I hope you’ll visit Common Pleasures: Art of Urban Life in Edo Japan, a newly unveiled installation of Japanese art at Seattle Art Museum, for some beautifully crafted illustrations of the revelry that marked the Edo period. Centrally displayed in the gallery, SAM’s pair of six-panel screens titled Picnicking under Cherry Blossoms and Boating on the River give us a lively image of Edo citizens relaxing, hard. Think you like to party on a boat? These folks did it up right back when they were moving those things manually. Party boats cruising the Sumida River hovered close to the city’s pleasure quarter, and no doubt became floating pleasure quarters themselves.
In Seattle, the cherry blossoms blooming around us—an annual uplifting indicator of the onset of spring—are a welcome sight, and, I’d say, a just reward for enduring a long, wet winter. Nothing sounds better than a leisurely picnic under the blossoms like the one we see figures enjoying in SAM’s screen. Now all we need are a few sunny days . . .
–Jeffrey Carlson, SAM Collections Coordinator
Images: Picnicking under Cherry Blossoms and Boating on the River, mid-18th c., Anonymous, in Miyagawa school style, Japanese, Edo period (1603-1868), pair of six-panel screens; ink, color, and gold on paper, Seattle Art Museum, Margaret E. Fuller Purchase Fund, 62.133.1-.2
SAM’s six-panel screen picturing Scenes of Life in and around the Capital serves to celebrate the ancient imperial capital of Kyoto, giving a flattering impression of the city as one that is full of jovial activity. Gold leaf, in the form of clouds, covers a large area of the screen and lends to Kyoto an air of royalty and prosperity. As a compositional element, the clouds divide this very large panel into bite-sized vignettes. When your eye scans across the panel, and up and down, it encounters figures sitting, running, parading, and celebrating in scenes alternately private and public. Both rural and urban citizens have a place here, as life in the city blends seamlessly with the surrounding countryside, and the city’s attractions are enjoyed by locals and tourists alike. What your eye won’t find in its flyover of Japan’s ancient capital is any element that disagrees with the established order and the abiding image of prosperity. The humdrum of day-to-day life, the majority of which involves work, doesn’t fit into the picture. Neither does illness, disease, or death much affect this heavenly realm.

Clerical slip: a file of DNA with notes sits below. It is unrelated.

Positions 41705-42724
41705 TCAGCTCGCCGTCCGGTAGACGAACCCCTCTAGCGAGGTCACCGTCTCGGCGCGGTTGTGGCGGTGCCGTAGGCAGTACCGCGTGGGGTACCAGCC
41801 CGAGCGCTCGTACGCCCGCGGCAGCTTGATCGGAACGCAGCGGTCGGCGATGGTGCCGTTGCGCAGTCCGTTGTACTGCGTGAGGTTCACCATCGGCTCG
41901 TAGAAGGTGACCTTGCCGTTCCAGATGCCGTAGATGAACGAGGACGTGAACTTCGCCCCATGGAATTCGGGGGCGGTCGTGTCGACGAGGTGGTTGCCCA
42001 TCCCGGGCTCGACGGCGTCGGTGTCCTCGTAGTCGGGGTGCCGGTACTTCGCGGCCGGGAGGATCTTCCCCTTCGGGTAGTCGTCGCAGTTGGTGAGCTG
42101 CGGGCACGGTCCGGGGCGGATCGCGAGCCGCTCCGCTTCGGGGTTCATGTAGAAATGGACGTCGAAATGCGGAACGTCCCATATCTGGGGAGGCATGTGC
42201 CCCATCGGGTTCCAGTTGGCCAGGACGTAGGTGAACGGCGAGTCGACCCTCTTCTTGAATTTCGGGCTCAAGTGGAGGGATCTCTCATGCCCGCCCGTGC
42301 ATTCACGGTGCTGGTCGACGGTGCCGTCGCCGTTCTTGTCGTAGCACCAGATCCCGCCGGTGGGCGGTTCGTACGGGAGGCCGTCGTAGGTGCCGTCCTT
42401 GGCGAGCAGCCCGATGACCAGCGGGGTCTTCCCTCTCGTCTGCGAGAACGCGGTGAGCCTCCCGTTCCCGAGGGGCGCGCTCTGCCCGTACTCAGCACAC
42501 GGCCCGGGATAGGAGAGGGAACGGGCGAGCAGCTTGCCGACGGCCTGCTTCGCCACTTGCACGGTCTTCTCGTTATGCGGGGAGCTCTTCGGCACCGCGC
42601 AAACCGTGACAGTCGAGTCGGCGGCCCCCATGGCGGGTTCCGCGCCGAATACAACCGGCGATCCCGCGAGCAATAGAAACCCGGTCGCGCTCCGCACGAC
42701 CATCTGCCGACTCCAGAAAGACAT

The screen has interesting things to say about how we see, and how we aim to be seen. As I look at the screen, I’m reminded of spinning around and above Seattle during a special brunch in the Space Needle’s SkyCity restaurant (an experience I hope everyone has a chance to enjoy). To look over a city with great energy, lots happening, and an incredible geographic diversity brought, for me, feelings of joy and pride. Surely Kyoto’s citizens in the Edo period appreciated everything their city offered—its rich culture and vibrant lifestyle—in a similar way. It’s also worth noting how, from the top of the Space Needle, or standing in front of this screen, we take up the perspective of a passive observer. We watch others go about their lives without being seen ourselves and, with no fear of being caught watching, we’re encouraged to watch even more closely.
It’s this aspect of looking that contemporary artist Tabaimo has pointed to in her exhibition at the Seattle Asian Art Museum, Tabaimo: Utsutsushi Utsushi. In the show, Scenes of Life in and around the Capital relates meaningfully to Tabaimo’s video work Haunted House, seen nearby. Haunted House mimics the movement of an eye scanning a long row of houses, while our view is limited to a small circle, as if we are viewing these scenes through a telescope. In Haunted House and in SAM’s screen, stories present themselves one at a time, providing the viewer a steady stream of entertainment.
Tabaimo’s installation of the screen encourages us to take pause and ask: How do we see each other? From what perspective? With what agendas? From there, we might also ask how and why we present ourselves to the world, and whether that image carries pretension much like the screen’s gilded view of ancient imperial Kyoto.
Fireman’s coat with waterwheel design, 19th century, Japanese (Late Edo period, 1603-1868), cotton cloth with indigo dye (sashiko and tsutsugaki), 38 1/2 x 48 in., Gift of the Christensen Fund, 2001.418. Not currently on view.